City Clerk Sergio Cornelio said getting responses to the US Census has become of utmost importance as the federal government moved back the end date one month last week to Sept. 30 – threatening to put the City in a position of being vastly undercounted and losing millions of federal dollars.
With COVID-19 hitting, the Census schedule had been adjusted, with an end date for counting being Oct. 31. However, last week, with little explanation, the Census Bureau moved the end date to Sept. 30, and with the response rate at only 51.8 percent, the City stands to officially lose population on paper despite growing significantly in reality.
“The Census Bureau has had boots on the ground for a few weeks as enumerators go out and knock on doors and that’s helped a little bit, but to shorten the end date means we only have seven weeks to get our numbers where they were before 10 years ago,” he said. “Our numbers are low and we weren’t able to do the things I wanted to do to raise our count from last time.”
One of the pushes now is to simply not lose ground. Ten years ago, Everett was one of the lowest counted communities in the state, and prior to COVID-19 there was a major push to try to get a huge response from residents by using the new online Census form at community organizations and churches. They had set a goal of 65 percent response, but Cornelio felt he could get up to 70 percent. The current state average is 65.5 percent response. Everett is the third lowest in the state with Lawrence and Chelsea the only lower responses. Boston, however, is only at 53.8 percent response, and Revere is at 54.4 percent.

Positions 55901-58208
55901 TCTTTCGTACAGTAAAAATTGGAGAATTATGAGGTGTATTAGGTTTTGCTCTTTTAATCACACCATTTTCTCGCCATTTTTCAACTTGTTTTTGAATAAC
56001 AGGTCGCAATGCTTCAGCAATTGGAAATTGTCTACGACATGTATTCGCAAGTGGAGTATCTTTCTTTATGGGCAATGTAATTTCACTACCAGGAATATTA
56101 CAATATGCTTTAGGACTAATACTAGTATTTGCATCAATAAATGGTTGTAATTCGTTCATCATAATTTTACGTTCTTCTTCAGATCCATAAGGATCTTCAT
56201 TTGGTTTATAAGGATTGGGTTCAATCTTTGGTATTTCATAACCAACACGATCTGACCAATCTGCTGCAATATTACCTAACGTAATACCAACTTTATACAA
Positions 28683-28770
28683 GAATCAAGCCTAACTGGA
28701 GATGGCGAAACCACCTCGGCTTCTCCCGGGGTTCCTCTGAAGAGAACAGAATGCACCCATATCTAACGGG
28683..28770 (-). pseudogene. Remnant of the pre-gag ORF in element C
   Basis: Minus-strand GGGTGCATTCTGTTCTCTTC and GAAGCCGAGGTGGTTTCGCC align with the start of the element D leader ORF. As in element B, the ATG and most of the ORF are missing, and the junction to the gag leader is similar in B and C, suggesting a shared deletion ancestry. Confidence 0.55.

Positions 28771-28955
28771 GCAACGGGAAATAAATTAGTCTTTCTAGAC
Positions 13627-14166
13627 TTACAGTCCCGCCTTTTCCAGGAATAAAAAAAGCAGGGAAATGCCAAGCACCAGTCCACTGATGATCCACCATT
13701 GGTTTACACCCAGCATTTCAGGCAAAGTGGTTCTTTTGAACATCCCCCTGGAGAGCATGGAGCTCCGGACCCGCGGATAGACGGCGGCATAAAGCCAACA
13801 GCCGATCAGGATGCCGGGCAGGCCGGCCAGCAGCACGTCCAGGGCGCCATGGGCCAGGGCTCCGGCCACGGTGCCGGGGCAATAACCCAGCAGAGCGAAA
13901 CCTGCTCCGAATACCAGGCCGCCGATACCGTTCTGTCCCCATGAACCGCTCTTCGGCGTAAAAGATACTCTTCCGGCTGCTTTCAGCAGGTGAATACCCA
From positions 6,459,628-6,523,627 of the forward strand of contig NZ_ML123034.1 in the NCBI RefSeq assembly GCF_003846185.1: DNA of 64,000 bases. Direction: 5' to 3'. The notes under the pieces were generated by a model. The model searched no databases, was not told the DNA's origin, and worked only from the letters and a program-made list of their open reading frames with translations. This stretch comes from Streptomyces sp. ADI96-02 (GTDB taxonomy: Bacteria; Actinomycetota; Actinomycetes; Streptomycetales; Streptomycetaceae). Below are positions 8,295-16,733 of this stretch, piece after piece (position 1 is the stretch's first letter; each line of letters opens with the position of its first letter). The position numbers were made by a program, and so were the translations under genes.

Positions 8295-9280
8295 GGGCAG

By getting a larger response, it meant that more funding would come to the City and to the School Department from the federal government. The more people are officially counted, the more money comes to the city. It also affects representation in Congress and the State House.
Now, the strategy is to not lose representation or money, rather than to gain it.
“I’m optimistic, but I don’t know what is going to happen,” he said. “It’s not just Everett. Unless you’re a really small town in Massachusetts, the majority of municipalities in Massachusetts and every other city in the U.S. will be lower than the number we had 10 years ago. I don’t see it possible…It’s my hope they do something for these communities and at least put us back to where we were so we don’t end up being smaller.” Cornelio said they would attempt to do a last push on Sept. 1 after
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